Estate Vineyard ∞ Chehalem Mountains AVA Seyval Blanc
64 cases produced. $38
The first and only planting of Seyval Blanc in the Willamette Valley (second in Oregon), Helios is named for Carl Nielsen’s “Helios Overture, Opus 18.” Grown in Bells Up’s vineyard, this hybrid wine grape is found mainly in the Midwest – our former home – and East Coast. Although unrelated to Sauvignon Blanc, Helios shares many similarities in flavor and texture.TECHNICAL NOTES
NOSE: Quince jam, citrus, oyster shell, cured meats, aged Manchego cheese, citrus blossom, fresh earth.
PALATE: Zingy and bright with mid-palate creaminess, well balanced acid and a long finish. Hints of tropical fruits, grapefruit, pineapple, and salinity.
Owen Bargreen’s Review: Seyval Blanc might be one of the most unknown varieties grown in Oregon as Bells Up planted these estate vines back in spring 2015. Nutty and earthy tones combine aromatically with shades of gooseberry. The palate is finesse-driven and nicely textured, as this finishes very long with damp earth and bright melon and citrus fruits. Drink 2022-2026 – 91
Kathleen Willcox’s Review: Made from the first planting of Seyval Blanc in the Willamette Valley, this hybrid has so much potential across the country, both in terms of hardiness and pure delight. This version is a sharp, shimmering knife, green apples and lemons, hay, flint, pineapple.
AdVINEtures’ Review: This wine is made from the aromatic grape variety Seyval Blanc. This reminded us of a Sauvignon Blanc with its grapefruit flavours or perhaps a Grüner Veltliner with its body and high acid combination. Hints of lemon/lime infuse the aromatic profile. Flavours of pear and golden delicious apple gain added complexity from the mineral streak on the finish. Crisp and refreshing. Very Good+
Dave Nershi’s (Vino-Sphere/Screw It Wine) Review: Bells Up has the first and only Seyval Blanc planting in Willamette Valley (second in Oregon). The variety is found mainly in the Midwest and East. Tropical fruit and green apples surround a swirling minerality. There is a unique flinty twang on the finish. Minimal availability of 64 cases.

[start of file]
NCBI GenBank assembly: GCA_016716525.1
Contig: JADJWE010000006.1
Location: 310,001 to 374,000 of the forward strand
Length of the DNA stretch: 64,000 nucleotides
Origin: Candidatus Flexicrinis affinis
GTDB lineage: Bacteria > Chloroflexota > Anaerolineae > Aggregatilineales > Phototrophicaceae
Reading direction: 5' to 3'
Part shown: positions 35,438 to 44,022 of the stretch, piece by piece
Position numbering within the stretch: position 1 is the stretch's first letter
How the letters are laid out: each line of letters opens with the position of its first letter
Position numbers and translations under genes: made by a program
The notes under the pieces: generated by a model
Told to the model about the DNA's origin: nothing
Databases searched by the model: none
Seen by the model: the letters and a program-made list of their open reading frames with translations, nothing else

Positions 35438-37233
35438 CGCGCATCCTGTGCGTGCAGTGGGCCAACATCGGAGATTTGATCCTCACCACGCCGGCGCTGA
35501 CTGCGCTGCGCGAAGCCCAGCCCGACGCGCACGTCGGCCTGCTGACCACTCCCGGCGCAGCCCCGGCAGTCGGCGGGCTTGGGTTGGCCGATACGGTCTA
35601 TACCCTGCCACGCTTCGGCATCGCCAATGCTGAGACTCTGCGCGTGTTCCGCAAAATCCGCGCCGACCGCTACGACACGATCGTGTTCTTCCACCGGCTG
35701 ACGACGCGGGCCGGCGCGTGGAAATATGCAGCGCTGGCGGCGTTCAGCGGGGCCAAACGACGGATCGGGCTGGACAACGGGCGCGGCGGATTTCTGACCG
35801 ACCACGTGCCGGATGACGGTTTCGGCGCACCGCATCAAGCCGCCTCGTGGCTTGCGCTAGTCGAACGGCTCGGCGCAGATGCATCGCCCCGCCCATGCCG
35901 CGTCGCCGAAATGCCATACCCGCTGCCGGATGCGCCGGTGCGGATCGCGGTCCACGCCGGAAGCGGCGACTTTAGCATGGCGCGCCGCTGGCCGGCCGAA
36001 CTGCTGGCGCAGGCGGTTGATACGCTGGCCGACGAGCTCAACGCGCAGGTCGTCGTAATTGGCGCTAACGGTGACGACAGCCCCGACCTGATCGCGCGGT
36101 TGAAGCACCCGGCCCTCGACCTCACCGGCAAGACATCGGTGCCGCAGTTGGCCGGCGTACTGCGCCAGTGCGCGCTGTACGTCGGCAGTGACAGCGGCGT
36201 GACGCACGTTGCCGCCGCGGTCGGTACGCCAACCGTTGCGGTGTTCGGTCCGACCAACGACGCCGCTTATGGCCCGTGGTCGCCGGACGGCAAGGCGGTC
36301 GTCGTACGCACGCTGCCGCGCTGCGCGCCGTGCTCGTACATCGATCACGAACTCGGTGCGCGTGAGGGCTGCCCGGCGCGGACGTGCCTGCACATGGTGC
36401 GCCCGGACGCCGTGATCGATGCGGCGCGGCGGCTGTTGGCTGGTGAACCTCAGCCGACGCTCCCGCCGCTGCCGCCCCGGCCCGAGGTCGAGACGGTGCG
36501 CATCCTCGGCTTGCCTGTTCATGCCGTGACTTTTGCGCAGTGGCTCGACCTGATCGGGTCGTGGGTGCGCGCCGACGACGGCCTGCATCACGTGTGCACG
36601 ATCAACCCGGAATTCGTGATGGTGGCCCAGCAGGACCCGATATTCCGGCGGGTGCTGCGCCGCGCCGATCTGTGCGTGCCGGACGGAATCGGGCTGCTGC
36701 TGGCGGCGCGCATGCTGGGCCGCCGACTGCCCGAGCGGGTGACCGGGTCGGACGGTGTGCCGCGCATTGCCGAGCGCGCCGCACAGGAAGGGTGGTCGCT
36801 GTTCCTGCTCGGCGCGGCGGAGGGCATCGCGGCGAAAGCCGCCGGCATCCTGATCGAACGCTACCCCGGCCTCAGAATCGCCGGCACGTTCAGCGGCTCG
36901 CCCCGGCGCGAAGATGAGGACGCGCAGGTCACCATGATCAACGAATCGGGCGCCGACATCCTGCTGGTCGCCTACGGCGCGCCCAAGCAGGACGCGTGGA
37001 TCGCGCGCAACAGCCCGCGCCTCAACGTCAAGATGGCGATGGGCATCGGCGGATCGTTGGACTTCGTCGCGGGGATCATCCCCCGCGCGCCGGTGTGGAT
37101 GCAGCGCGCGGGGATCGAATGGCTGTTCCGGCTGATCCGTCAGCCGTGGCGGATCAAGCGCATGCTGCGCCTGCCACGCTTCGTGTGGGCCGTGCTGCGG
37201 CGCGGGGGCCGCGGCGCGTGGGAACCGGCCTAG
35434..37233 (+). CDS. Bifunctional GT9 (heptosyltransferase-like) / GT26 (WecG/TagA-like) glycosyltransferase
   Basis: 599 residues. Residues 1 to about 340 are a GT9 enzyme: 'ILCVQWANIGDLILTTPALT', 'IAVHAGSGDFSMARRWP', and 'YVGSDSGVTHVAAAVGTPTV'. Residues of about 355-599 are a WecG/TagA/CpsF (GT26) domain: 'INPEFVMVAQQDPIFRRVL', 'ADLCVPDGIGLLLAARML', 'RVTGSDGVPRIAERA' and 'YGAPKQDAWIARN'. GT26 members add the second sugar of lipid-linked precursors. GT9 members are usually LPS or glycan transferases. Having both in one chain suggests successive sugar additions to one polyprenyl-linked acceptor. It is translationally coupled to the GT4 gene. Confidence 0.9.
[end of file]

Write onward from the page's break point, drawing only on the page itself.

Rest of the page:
WineRabble’s Review: While Seyval blanc can be easy to find elsewhere, Bells Up became just the second winery in the state to grow Seyval blanc, and the first in the Valley! In fact, due to increased demand, they’ve expanded their plantings of the grape in order to make more. Pick some up today, before it sells out! Color: fresh cream. Bouquet and Palate: Pineapple, lemongrass, lemon zest, and pineapple guava. Good acidity and a spicy ginger finish. Recommended food pairings: Chickpea croquettes; Buttery crab casseroles; and Chicken Caesar salad.
Elizabeth Smith’s Review: “Must-Try Estate Wine.” This is a homage to their former Midwest life and Dave’s amateur winemaking when he won a 2011 competition with his 2010 Seyval Blanc. It’s a zesty and minerally take on this hybrid grape variety that reminded me of Bourgogne’s lesser-known white, Aligoté.
John Compisi’s Review: The 2021 Helios smacked me in the face with its crisp, dry and high acid palate pleasing profile. It also had very good minerality and a whiff of petrol. Sort of a cross between Sauvignon Blanc and Riesling. Thanks to the acid, the finish was very long. It also presented a hint of orange peel and green apple. A great match for oysters or other shellfish.
Linda Compisi’s Review: This chilled wine was vivacious and luscious with aromas of green apple, some minerality and petrol reminiscent of Riesling. The flavor matches the aroma almost exactly but with an added bit of yeast. It was mouth wateringly acidic and the finish went on forever. I found that after some time in the glass, the aromas and flavors became muted and mild. Also, delicious.